51 Guerrero Street
Welcome to 51 Guerrero, setting a new standard for chic modern living at the intersection of Mission, Lower Haight and Hayes Valley. The home has been recently renovated to add contemporary conveniences alongside restored period details.
Tall ceilings, classic millwork and gleaming hardwood floors set an inviting tone throughout. Flawless open-floor plans, great for entertaining, connect living and dining areas with impeccable open kitchens stocked with stainless steel appliances and breakfast bar seating. Bedrooms boast roomy closets, and striking bay windows and grand decorative fireplaces. The master suite includes a luxe en suite bathroom with large double vanities. In-unit stacked washer-dryers add convenience, and the shared roof deck is surrounded by spectacular views that stretch to downtown, Sutro Tower and beyond.
49-53 Guerrero Street is a stately three-unit building that has undergone a careful and extensive renovation. This accessible neighborhood offers unbeatable proximity to coveted local dining and nightlife and transportation. Parking is available for to purchase a-la-carte.
*Photos may not be of exact unit.
Building also available for sale.
|Garage (a la carte)||$139,000|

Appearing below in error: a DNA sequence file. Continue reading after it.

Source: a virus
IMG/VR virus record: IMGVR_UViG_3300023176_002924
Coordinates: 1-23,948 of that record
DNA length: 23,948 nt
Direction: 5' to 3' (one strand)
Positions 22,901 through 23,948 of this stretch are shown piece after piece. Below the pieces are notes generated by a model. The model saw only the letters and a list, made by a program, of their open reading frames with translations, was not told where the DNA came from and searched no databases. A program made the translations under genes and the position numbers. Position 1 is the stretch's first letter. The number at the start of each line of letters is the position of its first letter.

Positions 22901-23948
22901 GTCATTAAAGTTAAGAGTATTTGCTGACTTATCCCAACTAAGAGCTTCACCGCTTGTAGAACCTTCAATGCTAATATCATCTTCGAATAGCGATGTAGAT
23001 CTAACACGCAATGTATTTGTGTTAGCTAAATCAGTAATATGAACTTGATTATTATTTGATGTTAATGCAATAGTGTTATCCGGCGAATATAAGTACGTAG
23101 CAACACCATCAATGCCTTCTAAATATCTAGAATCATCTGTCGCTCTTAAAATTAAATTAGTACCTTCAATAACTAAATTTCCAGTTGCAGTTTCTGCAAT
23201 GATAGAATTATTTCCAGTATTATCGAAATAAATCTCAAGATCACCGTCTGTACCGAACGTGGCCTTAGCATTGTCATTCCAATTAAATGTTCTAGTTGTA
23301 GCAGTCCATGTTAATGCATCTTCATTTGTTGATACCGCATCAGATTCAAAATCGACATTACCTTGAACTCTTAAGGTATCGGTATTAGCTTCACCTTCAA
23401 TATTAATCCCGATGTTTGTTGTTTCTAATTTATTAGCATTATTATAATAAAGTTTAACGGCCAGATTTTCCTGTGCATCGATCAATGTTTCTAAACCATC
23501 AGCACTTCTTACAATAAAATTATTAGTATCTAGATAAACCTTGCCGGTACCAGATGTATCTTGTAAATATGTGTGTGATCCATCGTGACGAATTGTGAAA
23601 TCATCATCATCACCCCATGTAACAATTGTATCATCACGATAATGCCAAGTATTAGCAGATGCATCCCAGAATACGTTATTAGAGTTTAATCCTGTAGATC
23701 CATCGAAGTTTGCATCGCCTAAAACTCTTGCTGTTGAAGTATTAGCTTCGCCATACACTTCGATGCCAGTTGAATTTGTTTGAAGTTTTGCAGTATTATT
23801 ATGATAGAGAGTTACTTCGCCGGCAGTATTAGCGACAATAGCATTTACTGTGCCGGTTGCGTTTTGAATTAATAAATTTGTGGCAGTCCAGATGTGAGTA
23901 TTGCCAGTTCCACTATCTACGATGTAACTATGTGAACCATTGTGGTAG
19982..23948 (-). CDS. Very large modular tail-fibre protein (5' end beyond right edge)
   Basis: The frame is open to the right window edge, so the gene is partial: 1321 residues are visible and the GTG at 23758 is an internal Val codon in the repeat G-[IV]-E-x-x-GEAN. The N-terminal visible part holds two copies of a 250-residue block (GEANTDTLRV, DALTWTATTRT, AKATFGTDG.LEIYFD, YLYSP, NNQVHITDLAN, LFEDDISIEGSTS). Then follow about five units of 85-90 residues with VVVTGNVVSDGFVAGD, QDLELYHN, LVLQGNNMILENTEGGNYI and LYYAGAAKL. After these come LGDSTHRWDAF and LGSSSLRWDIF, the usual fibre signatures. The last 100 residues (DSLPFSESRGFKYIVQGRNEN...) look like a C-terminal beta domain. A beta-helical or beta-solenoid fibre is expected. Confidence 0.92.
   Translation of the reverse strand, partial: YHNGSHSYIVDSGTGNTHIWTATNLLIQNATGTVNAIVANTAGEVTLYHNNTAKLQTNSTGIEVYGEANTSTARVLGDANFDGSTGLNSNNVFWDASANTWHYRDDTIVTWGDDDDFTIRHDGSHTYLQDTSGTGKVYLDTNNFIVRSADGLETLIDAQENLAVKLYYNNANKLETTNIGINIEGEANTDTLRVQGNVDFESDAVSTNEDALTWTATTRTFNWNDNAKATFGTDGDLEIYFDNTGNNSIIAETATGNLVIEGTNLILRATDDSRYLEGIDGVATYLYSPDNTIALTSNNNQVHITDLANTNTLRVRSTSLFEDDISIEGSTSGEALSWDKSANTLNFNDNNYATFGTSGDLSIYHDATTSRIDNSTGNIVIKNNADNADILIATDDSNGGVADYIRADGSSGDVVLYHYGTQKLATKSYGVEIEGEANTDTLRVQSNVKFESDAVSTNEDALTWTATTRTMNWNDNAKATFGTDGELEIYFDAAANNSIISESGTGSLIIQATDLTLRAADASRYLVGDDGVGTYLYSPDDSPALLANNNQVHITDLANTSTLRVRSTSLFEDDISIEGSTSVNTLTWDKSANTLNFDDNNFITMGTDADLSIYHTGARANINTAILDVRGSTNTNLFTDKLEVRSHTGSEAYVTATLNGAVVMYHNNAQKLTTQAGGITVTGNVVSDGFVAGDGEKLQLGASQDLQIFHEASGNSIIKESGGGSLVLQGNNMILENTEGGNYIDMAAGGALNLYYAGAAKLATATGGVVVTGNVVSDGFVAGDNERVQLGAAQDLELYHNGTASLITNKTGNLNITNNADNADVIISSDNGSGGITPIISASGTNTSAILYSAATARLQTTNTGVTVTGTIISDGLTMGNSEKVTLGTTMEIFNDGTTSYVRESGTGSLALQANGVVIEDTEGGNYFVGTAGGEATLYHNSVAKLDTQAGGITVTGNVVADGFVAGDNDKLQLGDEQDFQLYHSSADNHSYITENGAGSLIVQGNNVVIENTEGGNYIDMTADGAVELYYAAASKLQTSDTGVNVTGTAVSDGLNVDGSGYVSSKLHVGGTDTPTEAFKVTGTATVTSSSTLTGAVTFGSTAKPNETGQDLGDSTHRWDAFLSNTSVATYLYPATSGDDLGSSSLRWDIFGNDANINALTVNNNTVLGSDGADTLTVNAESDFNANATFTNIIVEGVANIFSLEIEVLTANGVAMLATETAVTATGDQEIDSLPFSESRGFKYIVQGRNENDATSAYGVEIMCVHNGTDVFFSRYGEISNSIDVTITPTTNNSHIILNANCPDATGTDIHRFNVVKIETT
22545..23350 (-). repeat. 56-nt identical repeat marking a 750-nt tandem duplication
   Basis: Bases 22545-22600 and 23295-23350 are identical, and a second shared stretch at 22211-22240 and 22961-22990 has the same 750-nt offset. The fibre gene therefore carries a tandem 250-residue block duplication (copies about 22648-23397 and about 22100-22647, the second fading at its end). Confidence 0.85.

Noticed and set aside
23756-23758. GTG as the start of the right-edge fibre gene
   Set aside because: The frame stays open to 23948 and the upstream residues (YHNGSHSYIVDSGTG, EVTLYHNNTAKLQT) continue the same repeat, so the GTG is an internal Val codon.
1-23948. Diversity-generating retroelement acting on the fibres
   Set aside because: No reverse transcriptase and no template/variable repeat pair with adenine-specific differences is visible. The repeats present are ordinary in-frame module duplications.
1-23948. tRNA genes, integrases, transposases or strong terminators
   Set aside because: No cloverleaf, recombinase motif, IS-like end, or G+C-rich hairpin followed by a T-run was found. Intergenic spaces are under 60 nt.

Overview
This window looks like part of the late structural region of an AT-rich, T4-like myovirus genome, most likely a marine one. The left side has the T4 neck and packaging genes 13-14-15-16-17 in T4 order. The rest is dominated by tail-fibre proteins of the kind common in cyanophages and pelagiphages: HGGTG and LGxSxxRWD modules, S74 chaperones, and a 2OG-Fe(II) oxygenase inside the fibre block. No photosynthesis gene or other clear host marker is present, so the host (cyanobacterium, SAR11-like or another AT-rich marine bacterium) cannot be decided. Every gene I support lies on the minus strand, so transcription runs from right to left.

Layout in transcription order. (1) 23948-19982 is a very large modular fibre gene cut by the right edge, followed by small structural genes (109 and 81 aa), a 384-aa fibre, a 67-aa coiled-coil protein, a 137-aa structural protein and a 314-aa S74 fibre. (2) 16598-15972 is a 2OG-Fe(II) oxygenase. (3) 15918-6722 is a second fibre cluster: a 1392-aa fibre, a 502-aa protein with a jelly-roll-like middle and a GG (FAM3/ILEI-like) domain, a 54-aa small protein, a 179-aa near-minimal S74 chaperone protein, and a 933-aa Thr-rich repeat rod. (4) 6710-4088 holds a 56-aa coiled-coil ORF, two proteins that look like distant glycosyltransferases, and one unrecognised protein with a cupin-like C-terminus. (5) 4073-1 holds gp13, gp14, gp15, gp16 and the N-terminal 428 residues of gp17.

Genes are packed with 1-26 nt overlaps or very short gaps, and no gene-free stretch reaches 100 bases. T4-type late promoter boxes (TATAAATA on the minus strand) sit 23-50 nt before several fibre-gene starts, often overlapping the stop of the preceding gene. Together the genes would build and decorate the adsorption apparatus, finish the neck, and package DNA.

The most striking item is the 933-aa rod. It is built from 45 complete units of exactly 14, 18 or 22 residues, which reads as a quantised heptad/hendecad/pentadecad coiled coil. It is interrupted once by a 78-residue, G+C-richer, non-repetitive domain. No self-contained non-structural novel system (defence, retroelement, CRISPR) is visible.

Mission - SF
“Sunny, flat, and centrally located, the Mission represents the heart and especially the soul San Francisco. Equally attractive to immigrants and a burgeoning herd of hipsters in ironic t-shirts, the Mission is still the melting pot of San Francisco. Here you’ll find traditional Mexican taquerias and panaderias, pop up galleries, freshly minted block-long live/work lofts in former canneries, and a new generation of chefs determined to make their mark and earn a Michelin star. The neighborhood is highly walkable: a major urban shopping center at 16th and Potrero offers groceries, a gym, post office, office supplies, and a Peets Coffee. The museum district at 3rd and Howard is nearby, and the ball park is not far. Public Transportation is great. MUNI bus lines crisscross the neighborhoods and there two BART stations at 16th and Mission and 24th and Mission serve the neighborhood.
With the rise of the dot-coms in the mid-90s, the old industrial warehouses of the Mission district were converted into open air, floor through workspaces. These attracted a new kind of immigrant population: educated, highly skilled, and eagerly looking for the next big thing: be it entertainment, dining, culture, or dance club. And they wanted to be able to walk to work, or at least ride their bike. Housing was developed to match the taste and needs of this generation of newcomers. Many of the old warehouses preserved their old brick facades. Inside luxury interiors feature exposed brick walls, huge timbered beams, two-story high living rooms with airy ceilings, industrial kitchens, and of course, high speed Internet connections.”